Sunset Overdrive Review

Dan Webb

“In a world full of photorealistic games with serious tones, dark and dreary backdrops, comes a game full of colour, humour and more importantly, fun.”

If Sunset Overdrive was a film, that right there would be the voiceover’s gravely toned spiel that would have spilt from every orifice of its trailer. It’s very pertinent though and if I had to sum up Sunset Overdrive in 25 words or less, that would be how I'd do it. Thankfully I don’t, so let me get my waffle on.

"Explosion, explosions, explosions! They're everywhere!"

Sunset Overdrive throws you into the shoes of an unnamed and fully customisable lead character amidst the breakout of a mutant virus in Sunset City caused by a rogue energy drink, OverCharge Delirium XT. Usually, without a defined lead, the stories of third-person, open-world action games of this ilk can suffer greatly. Thankfully, Sunset Overdrive doesn’t do that. In fact, it shines.

The game’s inability to take itself seriously, combined with the genuinely funny script and superb voice acting – read, Stephanie Lemelin – makes for an extremely enjoyable experience from start to finish. Combine all of these aspects with the game’s constant breaking of the fourth wall - possibly the game’s most charming aspect of its delivery - and you have an excellent package. It’s one of the funniest games I’ve ever played. It's up there with Portal 2 in terms of humour, which is a huge statement to make, but I stand by it. With everything from the acknowledgement of the disembodied voices, the bizarre and wacky outfits, the amusing respawn animations, the quick-witted comebacks and the game’s often comical tone, it’s a winner.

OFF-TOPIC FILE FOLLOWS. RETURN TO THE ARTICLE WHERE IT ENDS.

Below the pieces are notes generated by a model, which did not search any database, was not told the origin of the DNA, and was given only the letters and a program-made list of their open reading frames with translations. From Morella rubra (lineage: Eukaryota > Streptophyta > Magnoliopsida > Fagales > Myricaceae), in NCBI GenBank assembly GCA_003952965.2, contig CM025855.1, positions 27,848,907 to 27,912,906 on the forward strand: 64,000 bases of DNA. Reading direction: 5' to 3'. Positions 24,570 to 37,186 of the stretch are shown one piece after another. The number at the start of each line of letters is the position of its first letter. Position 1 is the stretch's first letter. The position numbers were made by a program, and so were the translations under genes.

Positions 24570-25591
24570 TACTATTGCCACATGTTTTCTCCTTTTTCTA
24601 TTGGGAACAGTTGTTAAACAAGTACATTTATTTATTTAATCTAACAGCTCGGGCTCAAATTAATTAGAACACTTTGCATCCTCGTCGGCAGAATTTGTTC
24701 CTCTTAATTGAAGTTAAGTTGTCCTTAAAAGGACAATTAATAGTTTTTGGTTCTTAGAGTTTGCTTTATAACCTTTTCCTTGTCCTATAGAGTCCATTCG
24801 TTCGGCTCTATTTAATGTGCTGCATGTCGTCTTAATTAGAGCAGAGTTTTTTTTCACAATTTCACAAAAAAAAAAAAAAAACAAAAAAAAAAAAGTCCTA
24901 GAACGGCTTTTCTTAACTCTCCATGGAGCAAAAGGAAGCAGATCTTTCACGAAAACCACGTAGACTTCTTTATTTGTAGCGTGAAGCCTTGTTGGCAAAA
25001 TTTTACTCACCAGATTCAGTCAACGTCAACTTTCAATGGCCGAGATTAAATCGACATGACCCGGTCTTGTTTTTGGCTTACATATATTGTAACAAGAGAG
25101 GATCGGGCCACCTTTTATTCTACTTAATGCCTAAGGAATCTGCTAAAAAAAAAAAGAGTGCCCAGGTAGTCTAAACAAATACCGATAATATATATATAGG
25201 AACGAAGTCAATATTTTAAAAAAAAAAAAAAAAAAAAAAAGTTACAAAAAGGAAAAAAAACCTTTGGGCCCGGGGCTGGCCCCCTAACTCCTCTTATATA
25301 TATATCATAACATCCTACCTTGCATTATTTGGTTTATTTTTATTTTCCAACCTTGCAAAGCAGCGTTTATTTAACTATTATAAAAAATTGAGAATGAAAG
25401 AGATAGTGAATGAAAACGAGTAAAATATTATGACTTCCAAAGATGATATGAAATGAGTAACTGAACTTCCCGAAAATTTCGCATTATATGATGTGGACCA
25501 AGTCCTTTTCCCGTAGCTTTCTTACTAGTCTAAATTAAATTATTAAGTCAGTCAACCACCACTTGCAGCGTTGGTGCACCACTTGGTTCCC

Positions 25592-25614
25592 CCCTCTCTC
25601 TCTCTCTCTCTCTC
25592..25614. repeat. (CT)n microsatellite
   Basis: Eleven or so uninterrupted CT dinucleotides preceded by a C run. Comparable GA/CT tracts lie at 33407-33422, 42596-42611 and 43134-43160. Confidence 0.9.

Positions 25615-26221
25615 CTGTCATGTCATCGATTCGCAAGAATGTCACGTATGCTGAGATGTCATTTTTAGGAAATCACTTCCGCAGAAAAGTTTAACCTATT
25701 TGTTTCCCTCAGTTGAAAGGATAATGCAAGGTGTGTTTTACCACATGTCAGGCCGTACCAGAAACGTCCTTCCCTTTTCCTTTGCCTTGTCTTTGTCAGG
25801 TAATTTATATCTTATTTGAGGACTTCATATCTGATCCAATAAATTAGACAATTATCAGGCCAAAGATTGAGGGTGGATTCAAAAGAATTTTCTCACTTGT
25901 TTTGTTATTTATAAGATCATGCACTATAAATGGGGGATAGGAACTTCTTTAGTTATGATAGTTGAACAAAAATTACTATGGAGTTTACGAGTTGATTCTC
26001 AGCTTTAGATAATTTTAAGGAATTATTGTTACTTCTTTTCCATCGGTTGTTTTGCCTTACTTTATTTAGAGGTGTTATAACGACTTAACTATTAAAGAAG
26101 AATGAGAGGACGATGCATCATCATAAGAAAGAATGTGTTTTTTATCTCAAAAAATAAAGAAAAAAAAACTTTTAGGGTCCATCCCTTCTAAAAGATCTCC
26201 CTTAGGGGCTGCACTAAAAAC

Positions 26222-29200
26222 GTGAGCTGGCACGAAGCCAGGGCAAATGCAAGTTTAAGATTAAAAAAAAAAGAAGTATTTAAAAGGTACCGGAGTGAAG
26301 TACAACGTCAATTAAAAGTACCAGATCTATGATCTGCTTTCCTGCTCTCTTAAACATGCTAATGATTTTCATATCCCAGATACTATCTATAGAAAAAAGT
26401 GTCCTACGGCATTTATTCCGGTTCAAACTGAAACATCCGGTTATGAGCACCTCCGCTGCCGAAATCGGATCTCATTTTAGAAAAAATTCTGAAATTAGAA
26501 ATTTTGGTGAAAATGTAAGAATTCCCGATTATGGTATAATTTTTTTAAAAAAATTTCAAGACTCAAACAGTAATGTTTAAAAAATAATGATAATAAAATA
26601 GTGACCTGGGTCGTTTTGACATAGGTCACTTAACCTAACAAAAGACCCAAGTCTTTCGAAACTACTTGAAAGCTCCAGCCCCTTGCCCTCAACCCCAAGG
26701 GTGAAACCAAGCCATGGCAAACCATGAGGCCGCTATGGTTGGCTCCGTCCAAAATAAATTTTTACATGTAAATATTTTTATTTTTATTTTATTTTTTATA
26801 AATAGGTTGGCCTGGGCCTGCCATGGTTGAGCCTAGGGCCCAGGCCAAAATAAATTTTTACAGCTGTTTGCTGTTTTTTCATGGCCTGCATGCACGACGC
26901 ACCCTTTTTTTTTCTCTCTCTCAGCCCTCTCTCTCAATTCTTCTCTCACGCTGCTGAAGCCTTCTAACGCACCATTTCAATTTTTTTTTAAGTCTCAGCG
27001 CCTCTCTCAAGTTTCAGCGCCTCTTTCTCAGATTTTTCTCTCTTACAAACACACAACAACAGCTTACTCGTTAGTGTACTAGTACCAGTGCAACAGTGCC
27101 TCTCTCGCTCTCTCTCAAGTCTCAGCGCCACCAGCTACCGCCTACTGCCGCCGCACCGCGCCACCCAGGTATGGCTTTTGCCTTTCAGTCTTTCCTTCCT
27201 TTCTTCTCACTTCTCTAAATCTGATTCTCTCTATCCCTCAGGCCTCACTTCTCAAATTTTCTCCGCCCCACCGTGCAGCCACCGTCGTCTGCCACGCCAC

What makes Sunset Overdrive a hit, however, is its gameplay, which harks bark to Tony Hawk and Jet Set Radio, and combines its excellent traversal mechanics with the madness of Dead Rising and more colour than a bag of Skittles. With rails to grind, telephone wires to zipwire across, cars to bounce on, walls to run along and more, traversal never gets boring, especially when you unlock the glide ability.

"Meet Walter, the "Master of Badass Entrances.""

It’s not just about traversal though, it’s about combining that with frenetic combat, wielding the game’s brilliantly wacky guns – like the TNTeddy, the One Handed Dragon and The Dude – and more importantly, killing stylishly and building the combo counter and style meter. Not only will killing with style build up your style meter, but it’ll also allow you access to some of the higher level amps – amps are weapon and ‘hero’ modifiers that grant the player special abilities if they maintain a high enough style combo.

It’s all bloody good fun, which is what video games should be about. It’s pretty deep as well, which is obviously aimed at more of the hardcore gamers, although it spells it out enough to those not versed with video games that they would understand it. It genuinely reminded me of the first time I played Crackdown, which is nothing but a good thing. That feeling that I was free to do whatever I wanted and however I wanted. It's a beautiful thing.

It’s a game that is purposely designed not to frustrate either and in the true spirit of Sunset Overdrive’s humour and tone, it even acknowledges that rather cheekily in the script. Fall off the top of a building while you’re traversing around one of the bosses? It’s okay, you’ll spawn back up where you were, with the player character nonchalantly saying, “Thanks for not making me start from the bottom!” That constant and brilliant breaking down of the fourth wall is quite excellent at times and not only does it offer some more comic value, it keeps the player from becoming frustrated.

"Oooohhhh, it's so chuffin' purdy! Look at those colours!"